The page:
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Published Date:01-07-2017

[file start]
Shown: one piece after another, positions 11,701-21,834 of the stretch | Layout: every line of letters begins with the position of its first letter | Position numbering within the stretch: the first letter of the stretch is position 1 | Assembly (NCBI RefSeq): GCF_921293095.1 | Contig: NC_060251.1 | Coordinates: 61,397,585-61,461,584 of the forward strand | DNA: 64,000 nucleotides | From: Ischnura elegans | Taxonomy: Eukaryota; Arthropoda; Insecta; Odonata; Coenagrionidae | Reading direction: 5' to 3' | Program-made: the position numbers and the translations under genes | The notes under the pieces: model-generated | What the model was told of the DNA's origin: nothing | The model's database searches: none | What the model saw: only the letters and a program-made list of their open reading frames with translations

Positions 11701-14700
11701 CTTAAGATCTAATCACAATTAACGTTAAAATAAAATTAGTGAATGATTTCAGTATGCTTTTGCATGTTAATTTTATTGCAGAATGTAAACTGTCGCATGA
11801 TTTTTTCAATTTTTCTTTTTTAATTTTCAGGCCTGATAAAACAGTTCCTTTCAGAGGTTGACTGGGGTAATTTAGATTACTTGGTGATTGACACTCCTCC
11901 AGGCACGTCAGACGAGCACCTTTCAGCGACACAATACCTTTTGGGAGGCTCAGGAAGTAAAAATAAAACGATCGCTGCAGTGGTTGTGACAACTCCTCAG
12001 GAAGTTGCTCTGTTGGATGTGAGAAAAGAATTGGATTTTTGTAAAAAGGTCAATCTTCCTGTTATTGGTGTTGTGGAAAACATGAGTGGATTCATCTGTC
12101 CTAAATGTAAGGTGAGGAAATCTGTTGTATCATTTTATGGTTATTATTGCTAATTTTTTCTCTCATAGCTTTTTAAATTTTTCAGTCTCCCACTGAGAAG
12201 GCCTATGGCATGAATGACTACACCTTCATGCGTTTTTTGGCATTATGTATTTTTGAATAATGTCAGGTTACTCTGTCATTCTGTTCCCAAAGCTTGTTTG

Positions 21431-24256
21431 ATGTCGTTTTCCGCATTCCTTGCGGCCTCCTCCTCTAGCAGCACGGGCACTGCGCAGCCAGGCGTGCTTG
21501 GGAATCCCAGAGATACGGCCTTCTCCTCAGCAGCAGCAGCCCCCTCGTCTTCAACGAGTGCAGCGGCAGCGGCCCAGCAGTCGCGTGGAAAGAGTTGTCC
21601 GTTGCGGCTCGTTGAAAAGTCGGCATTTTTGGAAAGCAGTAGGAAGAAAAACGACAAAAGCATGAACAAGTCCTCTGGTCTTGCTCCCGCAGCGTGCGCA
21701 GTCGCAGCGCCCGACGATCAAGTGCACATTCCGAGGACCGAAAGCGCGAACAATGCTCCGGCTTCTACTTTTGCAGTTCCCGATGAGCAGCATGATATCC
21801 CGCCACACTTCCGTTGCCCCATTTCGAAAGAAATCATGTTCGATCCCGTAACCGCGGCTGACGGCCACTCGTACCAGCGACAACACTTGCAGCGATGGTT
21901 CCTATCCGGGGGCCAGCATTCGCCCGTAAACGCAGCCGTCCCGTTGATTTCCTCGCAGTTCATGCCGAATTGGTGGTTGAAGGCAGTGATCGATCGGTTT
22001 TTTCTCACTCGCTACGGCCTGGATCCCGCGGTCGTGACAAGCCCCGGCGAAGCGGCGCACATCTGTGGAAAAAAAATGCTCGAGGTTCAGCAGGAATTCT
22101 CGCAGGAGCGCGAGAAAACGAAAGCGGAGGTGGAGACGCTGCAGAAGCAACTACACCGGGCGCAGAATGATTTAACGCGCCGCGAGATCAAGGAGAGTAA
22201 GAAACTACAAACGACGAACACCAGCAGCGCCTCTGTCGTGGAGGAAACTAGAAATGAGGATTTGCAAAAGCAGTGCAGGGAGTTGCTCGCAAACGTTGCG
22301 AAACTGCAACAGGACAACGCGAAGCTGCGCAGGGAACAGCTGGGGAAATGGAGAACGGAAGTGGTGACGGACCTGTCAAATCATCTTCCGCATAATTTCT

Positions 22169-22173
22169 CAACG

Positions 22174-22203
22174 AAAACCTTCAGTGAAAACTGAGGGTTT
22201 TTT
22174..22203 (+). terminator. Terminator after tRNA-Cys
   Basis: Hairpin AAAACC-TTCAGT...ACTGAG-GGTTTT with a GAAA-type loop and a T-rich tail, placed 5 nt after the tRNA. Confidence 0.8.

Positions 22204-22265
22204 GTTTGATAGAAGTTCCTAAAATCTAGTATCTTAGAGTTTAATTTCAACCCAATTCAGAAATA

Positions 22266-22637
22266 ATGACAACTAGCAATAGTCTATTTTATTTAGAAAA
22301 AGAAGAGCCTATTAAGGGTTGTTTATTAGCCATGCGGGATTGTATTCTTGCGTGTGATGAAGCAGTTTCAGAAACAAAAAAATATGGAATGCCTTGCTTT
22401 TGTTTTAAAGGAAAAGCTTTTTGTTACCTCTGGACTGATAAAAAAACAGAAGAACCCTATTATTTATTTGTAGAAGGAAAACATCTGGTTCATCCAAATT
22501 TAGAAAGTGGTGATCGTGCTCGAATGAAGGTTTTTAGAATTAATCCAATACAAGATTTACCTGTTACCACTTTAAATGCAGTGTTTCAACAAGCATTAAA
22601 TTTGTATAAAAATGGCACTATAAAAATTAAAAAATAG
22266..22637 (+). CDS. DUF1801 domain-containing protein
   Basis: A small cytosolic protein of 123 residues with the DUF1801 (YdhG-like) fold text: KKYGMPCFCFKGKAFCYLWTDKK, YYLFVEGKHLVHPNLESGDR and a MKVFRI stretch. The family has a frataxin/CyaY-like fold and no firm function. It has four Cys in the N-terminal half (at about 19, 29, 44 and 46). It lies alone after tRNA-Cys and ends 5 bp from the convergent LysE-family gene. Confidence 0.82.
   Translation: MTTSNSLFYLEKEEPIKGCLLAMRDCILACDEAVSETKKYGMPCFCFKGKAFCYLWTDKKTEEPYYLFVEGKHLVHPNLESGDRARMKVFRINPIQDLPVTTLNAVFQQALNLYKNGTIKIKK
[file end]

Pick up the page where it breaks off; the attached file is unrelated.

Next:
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First Foreword In the early nineties (it might have been 1992, but it’s hard to remember when you’re having a good time) I joined a rock- and-roll band composed mostly of writers. The Rock Bottom Remainders were the brainchild of Kathi Kamen Goldmark, a book publicist and musician from San Francisco. The group included Dave Barry on lead guitar, Ridley Pearson on bass, Barbara Kingsolver on keyboards, Robert Fulghum on man- dolin, and me on rhythm guitar. There was also a trio of “chick singers,” à la the Dixie Cups, made up (usually) of Kathi, Tad Bartimus, and Amy Tan. The group was intended as a one-shot deal—we would play two shows at the American Booksellers Convention, get a few laughs, recapture our misspent youth for three or four hours, then go our separate ways. It didn’t happen that way, because the group never quite broke up. We found that we liked playing together too much to quit, and with a couple of “ringer” musicians on sax and drums (plus, in the early days, our musical guru, Al Kooper, at the heart of the group), we sounded pretty good. You’d pay to hear us. Not a lot, not U2 or E Street Band prices, but maybe what the oldtimers call “roadhouse money.” We took the group on tour, wrote a book about it (my wife took the pho- 7Stephen King tos and danced whenever the spirit took her, which was quite often), and continue to play now and then, sometimes as The Remainders, sometimes as Raymond Burr’s Legs. The per- sonnel comes and goes—columnist Mitch Albom has replaced Barbara on keyboards, and Al doesn’t play with the group any- more ’cause he and Kathi don’t get along—but the core has remained Kathi, Amy, Ridley, Dave, Mitch Albom, and me . . . plus Josh Kelly on drums and Erasmo Paolo on sax. We do it for the music, but we also do it for the compan- ionship. We like each other, and we like having a chance to talk sometimes about the real job, the day job people are always telling us not to quit. We are writers, and we never ask one another where we get our ideas; we know we don’t know. One night while we were eating Chinese before a gig in Miami Beach, I asked Amy if there was any one question she was never asked during the Q-and-A that follows almost every writer’s talk—that question you never get to answer when you’re standing in front of a group of author-struck fans and pretending you don’t put your pants on one leg at a time like everyone else. Amy paused, thinking it over very carefully, and then said: “No one ever asks about the language.” I owe an immense debt of gratitude to her for saying that. I had been playing with the idea of writing a little book about writing for a year or more at that time, but had held back because I didn’t trust my own motivations—why did I want to write about writing? What made me think I had anything worth saying? The easy answer is that someone who has sold as many books of fiction as I have must have something worthwhile to say about writing it, but the easy answer isn’t always the truth. Colonel Sanders sold a hell of a lot of fried chicken, but I’m not sure anyone wants to know how he made it. If I was going to 8On Writing be presumptuous enough to tell people how to write, I felt there had to be a better reason than my popular success. Put another way, I didn’t want to write a book, even a short one like this, that would leave me feeling like either a literary gas- bag or a transcendental asshole. There are enough of those books—and those writers—on the market already, thanks. But Amy was right: nobody ever asks about the language. They ask the DeLillos and the Updikes and the Styrons, but they don’t ask popular novelists. Yet many of us proles also care about the language, in our humble way, and care pas- sionately about the art and craft of telling stories on paper. What follows is an attempt to put down, briefly and simply, how I came to the craft, what I know about it now, and how it’s done. It’s about the day job; it’s about the language. This book is dedicated to Amy Tan, who told me in a very simple and direct way that it was okay to write it. 9Second Foreword This is a short book because most books about writing are filled with bullshit. Fiction writers, present company included, don’t understand very much about what they do—not why it works when it’s good, not why it doesn’t when it’s bad. I fig- ured the shorter the book, the less the bullshit. One notable exception to the bullshit rule is The Elements of Style, by William Strunk Jr. and E. B. White. There is little or no detectable bullshit in that book. (Of course it’s short; at eighty-five pages it’s much shorter than this one.) I’ll tell you right now that every aspiring writer should read The Elements of Style. Rule 17 in the chapter titled Principles of Composi- tion is “Omit needless words.” I will try to do that here. 11Third Foreword One rule of the road not directly stated elsewhere in this book: “The editor is always right.” The corollary is that no writer will take all of his or her editor’s advice; for all have sinned and fallen short of editorial perfection. Put another way, to write is human, to edit is divine. Chuck Verrill edited this book, as he has so many of my novels. And as usual, Chuck, you were divine. —Steve 13I was stunned by Mary Karr’s memoir, The Liars’ Club. Not just by its ferocity, its beauty, and by her delightful grasp of the vernacular, but by its totality—she is a woman who remembers everything about her early years. I’m not that way. I lived an odd, herky-jerky childhood, raised by a single parent who moved around a lot in my ear- liest years and who—I am not completely sure of this—may have farmed my brother and me out to one of her sisters for awhile because she was economically or emotionally unable to cope with us for a time. Perhaps she was only chasing our father, who piled up all sorts of bills and then did a runout when I was two and my brother David was four. If so, she never succeeded in finding him. My mom, Nellie Ruth Pills- bury King, was one of America’s early liberated women, but not by choice. Mary Karr presents her childhood in an almost unbroken panorama. Mine is a fogged-out landscape from which occa- sional memories appear like isolated trees . . . the kind that look as if they might like to grab and eat you. What follows are some of those memories, plus assorted snapshots from the somewhat more coherent days of my ado- lescence and young manhood. This is not an autobiography. It 17Stephen King is, rather, a kind of curriculum vitae—my attempt to show how one writer was formed. Not how one writer was made; I don’t believe writers can be made, either by circumstances or by self- will (although I did believe those things once). The equipment comes with the original package. Yet it is by no means unusual equipment; I believe large numbers of people have at least some talent as writers and storytellers, and that those tal- ents can be strengthened and sharpened. If I didn’t believe that, writing a book like this would be a waste of time. This is how it was for me, that’s all—a disjointed growth process in which ambition, desire, luck, and a little talent all played a part. Don’t bother trying to read between the lines, and don’t look for a through-line. There are no lines—only snapshots, most out of focus. – – 1 My earliest memory is of imagining I was someone else— imagining that I was, in fact, the Ringling Brothers Circus Strongboy. This was at my Aunt Ethelyn and Uncle Oren’s house in Durham, Maine. My aunt remembers this quite clearly, and says I was two and a half or maybe three years old. I had found a cement cinderblock in a corner of the garage and had managed to pick it up. I carried it slowly across the garage’s smooth cement floor, except in my mind I was dressed in an animal skin singlet (probably a leopard skin) and carrying the cinderblock across the center ring. The vast crowd was silent. A brilliant blue-white spotlight marked my remarkable progress. Their wondering faces told the story: never had they seen such an incredibly strong kid. “And he’s only two” someone muttered in disbelief. 18On Writing Unknown to me, wasps had constructed a small nest in the lower half of the cinderblock. One of them, perhaps pissed off at being relocated, flew out and stung me on the ear. The pain was brilliant, like a poisonous inspiration. It was the worst pain I had ever suffered in my short life, but it only held the top spot for a few seconds. When I dropped the cinderblock on one bare foot, mashing all five toes, I forgot all about the wasp. I can’t remember if I was taken to the doctor, and nei- ther can my Aunt Ethelyn (Uncle Oren, to whom the Evil Cinderblock surely belonged, is almost twenty years dead), but she remembers the sting, the mashed toes, and my reac- tion. “How you howled, Stephen” she said. “You were cer- tainly in fine voice that day.” – – 2 A year or so later, my mother, my brother, and I were in West De Pere, Wisconsin. I don’t know why. Another of my mother’s sisters, Cal (a WAAC beauty queen during World War II), lived in Wisconsin with her convivial beer-drinking husband, and maybe Mom had moved to be near them. If so, I don’t remember seeing much of the Weimers. Any of them, actually. My mother was working, but I can’t remember what her job was, either. I want to say it was a bakery she worked in, but I think that came later, when we moved to Connecticut to live near her sister Lois and her husband (no beer for Fred, and not much in the way of conviviality, either; he was a crewcut daddy who was proud of driving his con- vertible with the top up, God knows why). There was a stream of babysitters during our Wisconsin period. I don’t know if they left because David and I were a 19Stephen King handful, or because they found better-paying jobs, or because my mother insisted on higher standards than they were willing to rise to; all I know is that there were a lot of them. The only one I remember with any clarity is Eula, or maybe she was Beulah. She was a teenager, she was as big as a house, and she laughed a lot. Eula-Beulah had a wonderful sense of humor, even at four I could recognize that, but it was a dangerous sense of humor—there seemed to be a potential thunderclap hidden inside each hand-patting, butt-rocking, head-tossing outburst of glee. When I see those hidden- camera sequences where real-life babysitters and nannies just all of a sudden wind up and clout the kids, it’s my days with Eula-Beulah I always think of. Was she as hard on my brother David as she was on me? I don’t know. He’s not in any of these pictures. Besides, he would have been less at risk from Hurricane Eula-Beulah’s dangerous winds; at six, he would have been in the first grade and off the gunnery range for most of the day. Eula-Beulah would be on the phone, laughing with some- one, and beckon me over. She would hug me, tickle me, get me laughing, and then, still laughing, go upside my head hard enough to knock me down. Then she would tickle me with her bare feet until we were both laughing again. Eula-Beulah was prone to farts—the kind that are both loud and smelly. Sometimes when she was so afflicted, she would throw me on the couch, drop her wool-skirted butt on my face, and let loose. “Pow” she’d cry in high glee. It was like being buried in marshgas fireworks. I remember the dark, the sense that I was suffocating, and I remember laugh- ing. Because, while what was happening was sort of horrible, it was also sort of funny. In many ways, Eula-Beulah prepared me for literary criticism. After having a two-hundred-pound 20On Writing babysitter fart on your face and yell Pow, The Village Voice holds few terrors. I don’t know what happened to the other sitters, but Eula- Beulah was fired. It was because of the eggs. One morning Eula-Beulah fried me an egg for breakfast. I ate it and asked for another one. Eula-Beulah fried me a second egg, then asked if I wanted another one. She had a look in her eye that said, “You don’t dare eat another one, Stevie.” So I asked for another one. And another one. And so on. I stopped after seven, I think—seven is the number that sticks in my mind, and quite clearly. Maybe we ran out of eggs. Maybe I cried off. Or maybe Eula-Beulah got scared. I don’t know, but probably it was good that the game ended at seven. Seven eggs is quite a few for a four-year-old. I felt all right for awhile, and then I yarked all over the floor. Eula-Beulah laughed, then went upside my head, then shoved me into the closet and locked the door. Pow. If she’d locked me in the bathroom, she might have saved her job, but she didn’t. As for me, I didn’t really mind being in the closet. It was dark, but it smelled of my mother’s Coty perfume, and there was a comforting line of light under the door. I crawled to the back of the closet, Mom’s coats and dresses brushing along my back. I began to belch—long loud belches that burned like fire. I don’t remember being sick to my stomach but I must have been, because when I opened my mouth to let out another burning belch, I yarked again instead. All over my mother’s shoes. That was the end for Eula-Beulah. When my mother came home from work that day, the babysitter was fast asleep on the couch and little Stevie was locked in the closet, fast asleep with half-digested fried eggs drying in his hair. 21Stephen King – – 3 Our stay in West De Pere was neither long nor successful. We were evicted from our third-floor apartment when a neighbor spotted my six-year-old brother crawling around on the roof and called the police. I don’t know where my mother was when this happened. I don’t know where the babysitter of the week was, either. I only know that I was in the bathroom, standing with my bare feet on the heater, watching to see if my brother would fall off the roof or make it back into the bathroom okay. He made it back. He is now fifty-five and liv- ing in New Hampshire. – – 4 When I was five or six, I asked my mother if she had ever seen anyone die. Yes, she said, she had seen one person die and had heard another one. I asked how you could hear a person die and she told me that it was a girl who had drowned off Prout’s Neck in the 1920s. She said the girl swam out past the rip, couldn’t get back in, and began screaming for help. Sev- eral men tried to reach her, but that day’s rip had developed a vicious undertow, and they were all forced back. In the end they could only stand around, tourists and townies, the teenager who became my mother among them, waiting for a rescue boat that never came and listening to that girl scream until her strength gave out and she went under. Her body washed up in New Hampshire, my mother said. I asked how old the girl was. Mom said she was fourteen, then read me a 22On Writing comic book and packed me off to bed. On some other day she told me about the one she saw—a sailor who jumped off the roof of the Graymore Hotel in Portland, Maine, and landed in the street. “He splattered,” my mother said in her most matter-of- fact tone. She paused, then added, “The stuff that came out of him was green. I have never forgotten it.” That makes two of us, Mom. – – 5 Most of the nine months I should have spent in the first grade I spent in bed. My problems started with the measles— a perfectly ordinary case—and then got steadily worse. I had bout after bout of what I mistakenly thought was called “stripe throat”; I lay in bed drinking cold water and imagin- ing my throat in alternating stripes of red and white (this was probably not so far wrong). At some point my ears became involved, and one day my mother called a taxi (she did not drive) and took me to a doc- tor too important to make house calls—an ear specialist. (For some reason I got the idea that this sort of doctor was called an otiologist.) I didn’t care whether he specialized in ears or assholes. I had a fever of a hundred and four degrees, and each time I swallowed, pain lit up the sides of my face like a jukebox. The doctor looked in my ears, spending most of his time (I think) on the left one. Then he laid me down on his examin- ing table. “Lift up a minute, Stevie,” his nurse said, and put a large absorbent cloth—it might have been a diaper—under my head, so that my cheek rested on it when I lay back 23Stephen King down. I should have guessed that something was rotten in Denmark. Who knows, maybe I did. There was a sharp smell of alcohol. A clank as the ear doc- tor opened his sterilizer. I saw the needle in his hand—it looked as long as the ruler in my school pencil-box—and tensed. The ear doctor smiled reassuringly and spoke the lie for which doctors should be immediately jailed (time of incarceration to be doubled when the lie is told to a child): “Relax, Stevie, this won’t hurt.” I believed him. He slid the needle into my ear and punctured my eardrum with it. The pain was beyond anything I have ever felt since—the only thing close was the first month of recovery after being struck by a van in the summer of 1999. That pain was longer in duration but not so intense. The puncturing of my eardrum was pain beyond the world. I screamed. There was a sound inside my head—a loud kissing sound. Hot fluid ran out of my ear—it was as if I had started to cry out of the wrong hole. God knows I was crying enough out of the right ones by then. I raised my streaming face and looked unbe- lieving at the ear doctor and the ear doctor’s nurse. Then I looked at the cloth the nurse had spread over the top third of the exam table. It had a big wet patch on it. There were fine tendrils of yellow pus on it as well. “There,” the ear doctor said, patting my shoulder. “You were very brave, Stevie, and it’s all over.” The next week my mother called another taxi, we went back to the ear doctor’s, and I found myself once more lying on my side with the absorbent square of cloth under my head. The ear doctor once again produced the smell of alco- hol—a smell I still associate, as I suppose many people do, with pain and sickness and terror—and with it, the long nee- dle. He once more assured me that it wouldn’t hurt, and I 24On Writing once more believed him. Not completely, but enough to be quiet while the needle slid into my ear. It did hurt. Almost as much as the first time, in fact. The smooching sound in my head was louder, too; this time it was giants kissing (“suckin’ face and rotatin’ tongues,” as we used to say). “There,” the ear doctor’s nurse said when it was over and I lay there crying in a puddle of watery pus. “It only hurts a little, and you don’t want to be deaf, do you? Besides, it’s all over.” I believed that for about five days, and then another taxi came. We went back to the ear doctor’s. I remember the cab driver telling my mother that he was going to pull over and let us out if she couldn’t shut that kid up. Once again it was me on the exam table with the diaper under my head and my mom out in the waiting room with a magazine she was probably incapable of reading (or so I like to imagine). Once again the pungent smell of alcohol and the doctor turning to me with a needle that looked as long as my school ruler. Once more the smile, the approach, the assur- ance that this time it wouldn’t hurt. Since the repeated eardrum-lancings when I was six, one of my life’s firmest principles has been this: Fool me once, shame on you. Fool me twice, shame on me. Fool me three times, shame on both of us. The third time on the ear doc- tor’s table I struggled and screamed and thrashed and fought. Each time the needle came near the side of my face, I knocked it away. Finally the nurse called my mother in from the waiting room, and the two of them managed to hold me long enough for the doctor to get his needle in. I screamed so long and so loud that I can still hear it. In fact, I think that in some deep valley of my head that last scream is still echoing. 25Stephen King – – 6 In a dull cold month not too long after that—it would have been January or February of 1954, if I’ve got the sequence right—the taxi came again. This time the specialist wasn’t the ear doctor but a throat doctor. Once again my mother sat in the waiting room, once again I sat on the examining table with a nurse hovering nearby, and once again there was that sharp smell of alcohol, an aroma that still has the power to double my heartbeat in the space of five seconds. All that appeared this time, however, was some sort of throat swab. It stung, and it tasted awful, but after the ear doctor’s long needle it was a walk in the park. The throat doctor donned an interesting gadget that went around his head on a strap. It had a mirror in the middle, and a bright fierce light that shone out of it like a third eye. He looked down my gullet for a long time, urging me to open wider until my jaws creaked, but he did not put needles into me and so I loved him. After awhile he allowed me to close my mouth and summoned my mother. “The problem is his tonsils,” the doctor said. “They look like a cat clawed them. They’ll have to come out.” At some point after that, I remember being wheeled under bright lights. A man in a white mask bent over me. He was standing at the head of the table I was lying on (1953 and 1954 were my years for lying on tables), and to me he looked upside down. “Stephen,” he said. “Can you hear me?” I said I could. 26On Writing “I want you to breathe deep,” he said. “When you wake up, you can have all the ice cream you want.” He lowered a gadget over my face. In the eye of my mem- ory, it looks like an outboard motor. I took a deep breath, and everything went black. When I woke up I was indeed allowed all the ice cream I wanted, which was a fine joke on me because I didn’t want any. My throat felt swollen and fat. But it was better than the old needle-in-the-ear trick. Oh yes. Anything would have been better than the old needle-in-the- ear trick. Take my tonsils if you have to, put a steel birdcage on my leg if you must, but God save me from the otiologist. – – 7 That year my brother David jumped ahead to the fourth grade and I was pulled out of school entirely. I had missed too much of the first grade, my mother and the school agreed; I could start it fresh in the fall of the year, if my health was good. Most of that year I spent either in bed or housebound. I read my way through approximately six tons of comic books, pro- gressed to Tom Swift and Dave Dawson (a heroic World War II pilot whose various planes were always “prop-clawing for altitude”), then moved on to Jack London’s bloodcurdling ani- mal tales. At some point I began to write my own stories. Imi- tation preceded creation; I would copy Combat Casey comics word for word in my Blue Horse tablet, sometimes adding my own descriptions where they seemed appropriate. “They were camped in a big dratty farmhouse room,” I might write; it was another year or two before I discovered that drat and draft were 27Stephen King different words. During that same period I remember believ- ing that details were dentals and that a bitch was an extremely tall woman. A son of a bitch was apt to be a basketball player. When you’re six, most of your Bingo balls are still floating around in the draw-tank. Eventually I showed one of these copycat hybrids to my mother, and she was charmed—I remember her slightly amazed smile, as if she was unable to believe a kid of hers could be so smart—practically a damned prodigy, for God’s sake. I had never seen that look on her face before—not on my account, anyway—and I absolutely loved it. She asked me if I had made the story up myself, and I was forced to admit that I had copied most of it out of a funny- book. She seemed disappointed, and that drained away much of my pleasure. At last she handed back my tablet. “Write one of your own, Stevie,” she said. “Those Combat Casey funny- books are just junk—he’s always knocking someone’s teeth out. I bet you could do better. Write one of your own.” – – 8 I remember an immense feeling of possibility at the idea, as if I had been ushered into a vast building filled with closed doors and had been given leave to open any I liked. There were more doors than one person could ever open in a life- time, I thought (and still think). I eventually wrote a story about four magic animals who rode around in an old car, helping out little kids. Their leader was a large white bunny named Mr. Rabbit Trick. He got to drive the car. The story was four pages long, laboriously printed in pencil. No one in it, so far as I can remember, 28On Writing jumped from the roof of the Graymore Hotel. When I fin- ished, I gave it to my mother, who sat down in the living room, put her pocketbook on the floor beside her, and read it all at once. I could tell she liked it—she laughed in all the right places—but I couldn’t tell if that was because she liked me and wanted me to feel good or because it really was good. “You didn’t copy this one?” she asked when she had fin- ished. I said no, I hadn’t. She said it was good enough to be in a book. Nothing anyone has said to me since has made me feel any happier. I wrote four more stories about Mr. Rabbit Trick and his friends. She gave me a quarter apiece for them and sent them around to her four sisters, who pitied her a lit- tle, I think. They were all still married, after all; their men had stuck. It was true that Uncle Fred didn’t have much sense of humor and was stubborn about keeping the top of his con- vertible up, it was also true that Uncle Oren drank quite a bit and had dark theories about how the Jews were running the world, but they were there. Ruth, on the other hand, had been left holding the baby when Don ran out. She wanted them to see that he was a talented baby, at least. Four stories. A quarter apiece. That was the first buck I made in this business. – – 9 We moved to Stratford, Connecticut. By then I was in the second grade and stone in love with the pretty teenage girl who lived next door. She never looked twice at me in the day- time, but at night, as I lay in bed and drifted toward sleep, we ran away from the cruel world of reality again and again. My new teacher was Mrs. Taylor, a kind lady with gray Elsa 29Stephen King Lanchester–Bride of Frankenstein hair and protruding eyes. “When we’re talking I always want to cup my hands under Mrs. Taylor’s peepers in case they fall out,” my mom said. Our new third-floor apartment was on West Broad Street. A block down the hill, not far from Teddy’s Market and across from Burrets Building Materials, was a huge tangled wilderness area with a junkyard on the far side and a train track running through the middle. This is one of the places I keep returning to in my imagination; it turns up in my books and stories again and again, under a variety of names. The kids in It called it the Barrens; we called it the jungle. Dave and I explored it for the first time not long after we had moved into our new place. It was summer. It was hot. It was great. We were deep into the green mysteries of this cool new playground when I was struck by an urgent need to move my bowels. “Dave,” I said. “Take me home I have to push” (This was the word we were given for this particular function.) David didn’t want to hear it. “Go do it in the woods,” he said. It would take at least half an hour to walk me home, and he had no intention of giving up such a shining stretch of time just because his little brother had to take a dump. “I can’t” I said, shocked by the idea. “I won’t be able to wipe” “Sure you will,” Dave said. “Wipe yourself with some leaves. That’s how the cowboys and Indians did it.” By then it was probably too late to get home, anyway; I have an idea I was out of options. Besides, I was enchanted by the idea of shitting like a cowboy. I pretended I was Hopalong Cassidy, squatting in the underbrush with my gun drawn, not to be caught unawares even at such a personal moment. I did my business, and took care of the cleanup as 30